Woah. | Images: Kurfiss Sotheby’s International Realty – Bryn Mawr
Ah, Gladwyne, we have but one question for you. How the hell do you do it? It seems like our pick for Main Line Monday is always a toss up between a fantastic home in Gladwyne and then the rest of the Main Line. Our most recent installment is a special one, and we even have to admit, it’s going to be difficult to top.
Originally constructed in 1835, Fernside Cottage pretty much as it all: history, high design, privacy and, of course, luxury. The listing states that the humble mill worker’s house dates back to 1835 and was converted into a single-family home by Dr. Seymour DeWitt Ludlum, the founder of the “lost” Gladwyne Colony. It was eventually gobbled up by Campbell’s Soup magnate John Dorrance and incorporated into Dolobran, his sprawling estate now known as Linden Hill, another Gladwyne Jaw Dropper. More recently, the home was renovated with a modernist addition by Daniel Evan White, a noted architect from British Columbia who has designed some seriously impressive residences, mainly in the Vancouver area.
So, what do you get for nearly $5 million? It’s ain’t just about the history.
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TREND images via Zillow.com
When it comes down to it, Greta Garbo really might have lived in any one of the Main Line’s grand mansions had she elected to grace the area with her presence every now and then. But according to hearsay that’s been passed down through the decades, “River House,” a Schuylkill River-side residence in Gladwyne, this is the one she might have lived in. Per the listing:
Legend has it that “River House” was built for Leopold Stokowski, director of the Philadelphia Orchestra, and his lover, famed film star, Greta Garbo, but following a disagreement, they never acquired the home.
We can’t vouch for that conjecture, but it is true that Stokowski and Garbo appeared to have been friends and travel companions. In any case, River House went on to belong to another set of artistic types, in this case Helen Tyson Madeira and Louis C. Madeira IV. The Madeiras, who purchased the property in 1940, lived there “for nearly three-quarters of a century.” Now, the home is on the market for the first time since they acquired it.
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TREND images via BHHS Fox & Roach-Gladwyne
Set on two tree-filled acres and facing Gladwyne’s Rolling Hill Park, this contemporary lodge residence on Rose Glen Road is just as scenic as you might imagine. Taking full advantage of this is the home’s living room, which has a two-story glass wall taking in the woodsy scene.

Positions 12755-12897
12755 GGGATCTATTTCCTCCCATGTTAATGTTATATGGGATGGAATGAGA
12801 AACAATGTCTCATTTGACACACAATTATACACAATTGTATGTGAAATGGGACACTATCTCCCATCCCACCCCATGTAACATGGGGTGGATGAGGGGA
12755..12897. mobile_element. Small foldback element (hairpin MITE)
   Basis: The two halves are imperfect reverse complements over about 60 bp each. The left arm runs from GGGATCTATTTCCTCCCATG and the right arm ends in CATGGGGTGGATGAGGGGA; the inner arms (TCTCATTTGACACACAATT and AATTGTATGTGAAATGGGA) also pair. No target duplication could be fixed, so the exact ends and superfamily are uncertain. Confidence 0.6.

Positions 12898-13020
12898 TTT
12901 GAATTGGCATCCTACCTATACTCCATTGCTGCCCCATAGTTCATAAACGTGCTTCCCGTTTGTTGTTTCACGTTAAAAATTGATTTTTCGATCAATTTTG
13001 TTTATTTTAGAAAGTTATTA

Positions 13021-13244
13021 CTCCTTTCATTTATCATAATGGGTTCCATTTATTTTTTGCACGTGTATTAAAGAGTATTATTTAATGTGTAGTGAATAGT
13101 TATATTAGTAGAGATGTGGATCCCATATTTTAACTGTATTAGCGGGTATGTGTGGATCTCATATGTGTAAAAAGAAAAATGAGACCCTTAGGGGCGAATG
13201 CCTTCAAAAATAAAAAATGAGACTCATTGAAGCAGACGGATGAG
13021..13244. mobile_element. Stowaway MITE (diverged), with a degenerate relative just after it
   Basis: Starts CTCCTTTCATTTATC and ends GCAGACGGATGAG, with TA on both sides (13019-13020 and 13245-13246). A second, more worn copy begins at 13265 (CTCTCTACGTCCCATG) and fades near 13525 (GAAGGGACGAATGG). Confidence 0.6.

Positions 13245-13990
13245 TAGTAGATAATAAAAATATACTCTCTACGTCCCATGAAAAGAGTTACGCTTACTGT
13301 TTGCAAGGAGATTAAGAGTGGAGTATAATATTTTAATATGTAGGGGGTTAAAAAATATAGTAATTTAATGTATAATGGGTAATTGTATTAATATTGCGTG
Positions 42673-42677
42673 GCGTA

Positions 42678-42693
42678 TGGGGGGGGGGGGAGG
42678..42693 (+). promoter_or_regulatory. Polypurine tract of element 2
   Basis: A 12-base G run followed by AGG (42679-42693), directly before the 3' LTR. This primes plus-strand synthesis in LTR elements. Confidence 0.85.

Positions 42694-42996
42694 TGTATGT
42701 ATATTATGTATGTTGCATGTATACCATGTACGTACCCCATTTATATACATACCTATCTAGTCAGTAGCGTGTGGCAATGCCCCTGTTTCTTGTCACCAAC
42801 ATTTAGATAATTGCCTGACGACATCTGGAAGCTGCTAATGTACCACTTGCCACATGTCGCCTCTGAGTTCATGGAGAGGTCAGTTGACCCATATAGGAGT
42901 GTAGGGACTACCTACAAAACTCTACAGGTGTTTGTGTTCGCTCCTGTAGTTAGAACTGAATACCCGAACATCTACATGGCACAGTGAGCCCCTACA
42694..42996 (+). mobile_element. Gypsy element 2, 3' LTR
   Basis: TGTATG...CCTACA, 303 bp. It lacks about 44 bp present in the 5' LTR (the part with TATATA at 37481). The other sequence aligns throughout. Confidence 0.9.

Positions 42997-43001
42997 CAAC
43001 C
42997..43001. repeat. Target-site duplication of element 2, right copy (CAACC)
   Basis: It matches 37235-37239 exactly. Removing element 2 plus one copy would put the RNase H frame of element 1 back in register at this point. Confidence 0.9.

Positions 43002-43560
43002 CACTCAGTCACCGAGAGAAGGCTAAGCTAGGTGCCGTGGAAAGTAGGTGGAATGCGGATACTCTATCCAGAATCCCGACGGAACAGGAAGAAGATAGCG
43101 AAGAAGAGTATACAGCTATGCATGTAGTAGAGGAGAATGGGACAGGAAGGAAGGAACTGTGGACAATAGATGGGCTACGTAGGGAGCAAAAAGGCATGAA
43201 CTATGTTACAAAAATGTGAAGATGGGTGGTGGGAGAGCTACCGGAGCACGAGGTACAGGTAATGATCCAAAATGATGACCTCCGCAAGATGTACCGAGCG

It’s not totally Walden Pond though. Aside from not having a natural body of water within the vicinity, the property, within walking distance to Gladwyne Village, is one of several amenities: wet bar; family room with swimming pool access; and a wood-wrapped, cathedral-ceilinged master suite with twelve (!!) custom closet doors on the second level.
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All photos by TREND via BHHS Fox & Roach-Bryn Mawr
Where to begin with this classic stone estate in Gladwyne? Let’s start at the very beginning with the fact that it was originally designed in 1932 by Walter Durham, the noted architect behind many, many esteemed residences throughout the region.
More recently, the nearly 4-acre estate has been fully renovated with high-end amenities. It’s tough to say which room is the standout. On one hand, you have the amazing living room with vaulted ceilings spanned by gorgeous exposed beams and wrapped in original stone walls and a fireplace. In the other, there’s the spacious master bedroom with lavish master bath–seriously, just look at that set up.
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All images via Kurfiss Sotheby’s
Its design was inspired by the French Norman style and it seems more like a picturesque village from a different time than what Linden Hill actually is: a private, fifty-plus-acre estate about twenty-five minutes from Philadelphia.
Edmund Gilchrist, the architect behind the Lewis Tower (now Aria) and other fine estates around the area, designed this the sprawling compound for a wealthy stockbroker named Rodman E. Griscom between 1928 and 1931. The latter was the son of Clement Griscom, who hired the legendary Frank Furness to create the family’s Dolobran estate in Haverford. And so, Rodman dubbed his residential masterpiece “Dolobran II” for good measure.
Now, there are not too many homes in the area that have five-minute mini-docs on YouTube, but in this case we’re not surprised to see Linden Hill does. Aside from vaunting two pools, tennis court, an aviary, and a ten-car garage, the Gladwyne estate is the former home of the Dorrance family, the dynasty behind the Campbell’s Soup Company.
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TREND photos via BHHS Fox & Roach-Haverford Stn.